Almanac Life: Comfort is relative


Listening to the rain falling on the roof this evening I am taken back.

Way back.


October 94.

Tromping through the bush on an Army promotion course.

My assessment was done a few days earlier, ‘A’ gets you to the front of most lines.

I have drawn radio duty today.

Unit on the back, handset at the ready, I trail the section commander-for-a-day.

“Zero Alpha this is One Alpha.  Radio check.  Over.”

The rain sets in mid-late afternoon.

No wind.

Straight down.

The sky, the bush, it’s all grey.

Thunder and lightning in the distance.

Not a good day to be lugging a radio.


Back to the section area on dusk.

The rain’s not going anywhere.

No gun picquet tonight.

Even the DS don’t want to be out in this.

“Get your heads down tonight and be ready again at ‘stand to’.”


Radio is set aside, drop into the chest-deep rifle pit.

A surprisingly efficient removal of wet kit takes place.

Dry socks are donned once inside the sleeping foxhole.

Dug perpendicular to the two-man rifle pit, room for a sleeping bag and dry, or drying kit.

Need this kit again tomorrow.

The lip at the entrance keeps the rainwater at bay.


Here I am.

Warm. Dry.

Snug in my bag.

Tired.  Physically and mentally.




Yet, relieved.

Tomorrow is hours away.

I really don’t give a stuff what it brings.


For right now, I am comfortable.

I lay and watch the rain falling into the pit.

Just a foot from my head.

It is right in my face, but I am safe.

I lay watching it for five, ten, fifteen minutes.

Maybe more?

I am right here.

I am watching rain land in a muddy hole.


I drift off to sleep.


All these years later, it is raining again.

These days I have a nice house, in a nice suburb.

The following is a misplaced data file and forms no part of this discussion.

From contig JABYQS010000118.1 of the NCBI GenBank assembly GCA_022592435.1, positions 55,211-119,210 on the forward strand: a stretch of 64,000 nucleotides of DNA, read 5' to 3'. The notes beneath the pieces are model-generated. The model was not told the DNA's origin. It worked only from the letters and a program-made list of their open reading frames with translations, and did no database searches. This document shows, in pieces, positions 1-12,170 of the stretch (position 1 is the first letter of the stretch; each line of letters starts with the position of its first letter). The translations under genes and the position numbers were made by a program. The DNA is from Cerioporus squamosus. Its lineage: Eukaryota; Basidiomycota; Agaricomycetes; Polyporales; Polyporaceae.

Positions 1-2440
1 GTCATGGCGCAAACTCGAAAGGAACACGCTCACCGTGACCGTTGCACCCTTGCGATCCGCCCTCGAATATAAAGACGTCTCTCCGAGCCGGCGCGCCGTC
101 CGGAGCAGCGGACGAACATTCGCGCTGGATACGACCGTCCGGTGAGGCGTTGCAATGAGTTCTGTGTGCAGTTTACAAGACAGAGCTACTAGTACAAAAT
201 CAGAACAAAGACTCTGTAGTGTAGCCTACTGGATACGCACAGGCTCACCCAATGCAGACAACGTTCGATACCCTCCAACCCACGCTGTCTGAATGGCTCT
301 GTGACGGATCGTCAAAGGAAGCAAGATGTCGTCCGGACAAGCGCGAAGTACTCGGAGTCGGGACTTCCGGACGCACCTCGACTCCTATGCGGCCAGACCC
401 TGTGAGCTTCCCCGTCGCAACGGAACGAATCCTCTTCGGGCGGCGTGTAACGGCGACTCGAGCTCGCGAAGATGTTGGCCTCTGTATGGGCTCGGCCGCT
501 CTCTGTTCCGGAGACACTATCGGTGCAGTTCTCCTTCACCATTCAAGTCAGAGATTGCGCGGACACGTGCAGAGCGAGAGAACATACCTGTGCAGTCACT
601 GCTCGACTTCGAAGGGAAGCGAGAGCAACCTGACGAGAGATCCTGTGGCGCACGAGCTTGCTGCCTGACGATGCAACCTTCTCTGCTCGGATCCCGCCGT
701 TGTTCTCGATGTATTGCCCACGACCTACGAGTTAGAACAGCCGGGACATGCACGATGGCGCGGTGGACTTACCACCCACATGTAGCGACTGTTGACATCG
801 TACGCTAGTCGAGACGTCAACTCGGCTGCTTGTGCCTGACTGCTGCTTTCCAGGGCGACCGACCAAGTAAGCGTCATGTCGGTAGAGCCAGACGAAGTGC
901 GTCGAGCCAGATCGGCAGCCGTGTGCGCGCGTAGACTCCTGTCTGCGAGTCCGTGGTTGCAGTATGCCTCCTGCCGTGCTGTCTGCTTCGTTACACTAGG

A roof to keep the rain off and a warm bed.

Ducted heating.

Hot shower.

Family.  Cats.  Love.

Big TV and more channels than I could possibly watch.

“There’s nothing much on.”

Sport.  Movies.

Music.  So much music.  Where to start?

Cupboards full of clean clothes.

Boots.  Shoes.  Sneakers.

So much of everything, so readily available.

I am comfortable.


But in all these years, I have never felt that same comfort, that right in the moment comfort.

That comfort when you have all that you need to get through the night and tomorrow can sort itself out.

That comfort I felt that night in a hole in the middle of the wet Victorian bush.





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Dour opener and close-checking fullback. Peaked early.


  1. Luke Reynolds says

    Beautiful, thoughtful piece Greg.

    As much as I love being able to access the majority of albums ever made on Spotify, there’s much to be said about those simpler times when things had to be sought out, discovered, not always easily attainable.

  2. True. Honest. Poignant. Thanks Greg.
    June is when the nights get too cold and wet for the addicted and mentally ill sleeping rough. They come to the shelter and you explain that a room will cost them a quarter of their pension – their drinking, drugging or punting money. They reluctantly hand it over. They stay 2 weeks. We all find comfort in different things.

  3. Thanks for sharing Peter. That’s it, comfort is relative to the situation we find ourselves in.

    Cheers Luke. I agree. You can get more from something that you have to seek out and/or work for. The album/cassette that you bought with your saved money on a trip to the city sounded better than that same album listened to today on a streaming platform.

  4. Just lovely. Thanks, Greg.

  5. Cheers Smokie.

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